Mid-century alarm clock in three volumes, with the title Time.


Open the cover of this blook and the hidden snake will take a bite of your finger.

I have used fake books for a variety of decorative purposes, but it wasn’t until I heard of an exhibit at the Grolier Club in Manhattan that I became aware of the fascinating diversity of the genre. Mindell Dubansky started collecting fake books twenty years ago, and even coined a name to describe them: blooks, for book-look. It seems they’ve been around virtually as long as bound books, and their uses defy categorization.

How about a carved box with a hidden snake, ready to snap at the fingers of those who dare open the cover? Or a tea caddy blook with a paper theatre embedded on the lid. A sub-genre of camera blooks arose in Victorian times when it was considered rude to use hand-held cameras (hard to imagine in the era of the selfie). Pin cushion blooks, alarm clock and radio blooks, blooks with alcohol flasks or perfume bottles, even blooks made of stone. There seems to be something about the book as object that people find irresistible. I know I do.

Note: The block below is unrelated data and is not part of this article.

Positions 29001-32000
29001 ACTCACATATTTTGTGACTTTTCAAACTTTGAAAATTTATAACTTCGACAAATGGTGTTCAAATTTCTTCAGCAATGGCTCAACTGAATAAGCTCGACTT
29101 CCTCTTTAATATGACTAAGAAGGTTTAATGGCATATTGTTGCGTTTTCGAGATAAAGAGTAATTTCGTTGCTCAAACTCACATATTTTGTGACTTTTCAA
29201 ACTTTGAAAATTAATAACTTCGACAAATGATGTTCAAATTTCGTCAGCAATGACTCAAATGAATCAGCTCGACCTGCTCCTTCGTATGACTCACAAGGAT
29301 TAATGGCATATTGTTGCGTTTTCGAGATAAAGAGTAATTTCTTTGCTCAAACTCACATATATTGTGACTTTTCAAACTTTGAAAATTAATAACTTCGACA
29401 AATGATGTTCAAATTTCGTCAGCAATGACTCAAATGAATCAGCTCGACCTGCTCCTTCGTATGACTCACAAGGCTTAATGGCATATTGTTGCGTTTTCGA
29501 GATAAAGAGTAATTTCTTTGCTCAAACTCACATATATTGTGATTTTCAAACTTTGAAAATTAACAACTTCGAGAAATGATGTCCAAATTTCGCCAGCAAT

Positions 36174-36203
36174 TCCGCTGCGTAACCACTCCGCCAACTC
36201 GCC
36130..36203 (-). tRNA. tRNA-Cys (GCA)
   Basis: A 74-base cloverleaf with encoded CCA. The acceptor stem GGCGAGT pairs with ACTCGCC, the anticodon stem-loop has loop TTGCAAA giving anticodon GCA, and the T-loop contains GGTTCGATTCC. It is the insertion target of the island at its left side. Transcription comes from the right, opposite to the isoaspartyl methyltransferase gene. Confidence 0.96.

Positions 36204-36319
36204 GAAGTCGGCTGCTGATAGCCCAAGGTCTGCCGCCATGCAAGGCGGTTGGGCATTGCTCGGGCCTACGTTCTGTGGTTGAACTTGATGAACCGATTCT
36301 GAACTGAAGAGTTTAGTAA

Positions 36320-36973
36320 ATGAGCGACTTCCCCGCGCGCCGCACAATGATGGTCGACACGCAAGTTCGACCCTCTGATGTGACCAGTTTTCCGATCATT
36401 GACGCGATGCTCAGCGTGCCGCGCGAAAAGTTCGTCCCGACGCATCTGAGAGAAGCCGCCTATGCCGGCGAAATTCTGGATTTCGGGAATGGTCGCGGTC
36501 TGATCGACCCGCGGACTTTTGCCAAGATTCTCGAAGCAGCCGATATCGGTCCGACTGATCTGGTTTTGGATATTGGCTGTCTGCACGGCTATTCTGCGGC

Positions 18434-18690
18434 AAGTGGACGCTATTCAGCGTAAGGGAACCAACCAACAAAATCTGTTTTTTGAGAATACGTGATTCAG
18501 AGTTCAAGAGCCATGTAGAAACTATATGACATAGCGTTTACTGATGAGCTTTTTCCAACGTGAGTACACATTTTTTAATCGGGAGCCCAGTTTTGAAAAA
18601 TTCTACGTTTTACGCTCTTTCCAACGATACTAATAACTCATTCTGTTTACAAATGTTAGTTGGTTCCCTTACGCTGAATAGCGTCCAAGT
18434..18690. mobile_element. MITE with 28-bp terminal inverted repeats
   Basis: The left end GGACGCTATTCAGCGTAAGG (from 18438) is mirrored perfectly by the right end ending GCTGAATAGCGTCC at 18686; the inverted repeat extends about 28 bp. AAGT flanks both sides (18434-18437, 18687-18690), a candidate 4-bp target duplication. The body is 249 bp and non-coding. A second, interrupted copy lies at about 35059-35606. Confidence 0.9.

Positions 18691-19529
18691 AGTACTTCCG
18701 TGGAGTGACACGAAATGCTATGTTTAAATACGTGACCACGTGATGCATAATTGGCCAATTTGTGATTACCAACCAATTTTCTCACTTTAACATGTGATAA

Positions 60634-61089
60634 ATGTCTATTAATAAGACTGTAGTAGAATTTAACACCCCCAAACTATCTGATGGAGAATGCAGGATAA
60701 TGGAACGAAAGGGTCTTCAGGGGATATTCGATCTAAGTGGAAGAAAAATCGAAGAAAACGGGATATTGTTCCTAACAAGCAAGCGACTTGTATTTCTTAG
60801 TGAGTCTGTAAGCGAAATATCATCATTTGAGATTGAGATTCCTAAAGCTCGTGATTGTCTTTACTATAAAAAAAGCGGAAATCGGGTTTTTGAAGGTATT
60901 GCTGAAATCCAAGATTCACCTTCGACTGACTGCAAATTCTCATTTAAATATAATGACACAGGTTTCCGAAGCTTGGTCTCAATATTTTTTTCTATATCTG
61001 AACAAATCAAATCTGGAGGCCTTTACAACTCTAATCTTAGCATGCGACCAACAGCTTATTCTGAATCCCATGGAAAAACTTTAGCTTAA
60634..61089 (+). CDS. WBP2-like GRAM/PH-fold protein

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Hi-Tech Update



As I place my order for the 2016 diary refill for my Filofax organizer, I’m reminded of a 4-year-old post singing the praises of this vital tool.

“For me, the digital world of organizers is missing one key element: dimension. My world of interior design is three-dimensional, as is my old-fashioned leather Filofax organizer. In addition to appointments and contact info, it allows me to store pertinent floor plans, fabric and paint color samples, and assorted paraphernalia vital to my work.”

This all remains true, and while I am tethered to my iphone for email, texts and apps (Waze has changed my life), my Filofax organizer is one tool that is, for me, irreplaceable.

PS:  The other picture shows me using another old-fashioned gadget, the pencil, to draw a floor plan. From another post: “I can draw whatever I can see in my mind. The computer draws within the parameters of a computer program. So it will always exist in a space between my imagination and me. I prefer to avoid the filter.”


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If it Looks Like a Rose…



I have a silk (fake) plant outside the side door of our studio here at Belle Maison, and, while it’s received numerous compliments over the years, not one viewer has suspected its inorganic nature. At High Point I’m always impressed by the creativity of my favorite silk greenery supplier. You really do have to touch the leaves to discover their secret. Although you could create an entire classic garden using silk plants, I tend to use them in concert with the real thing, totally confusing the issue.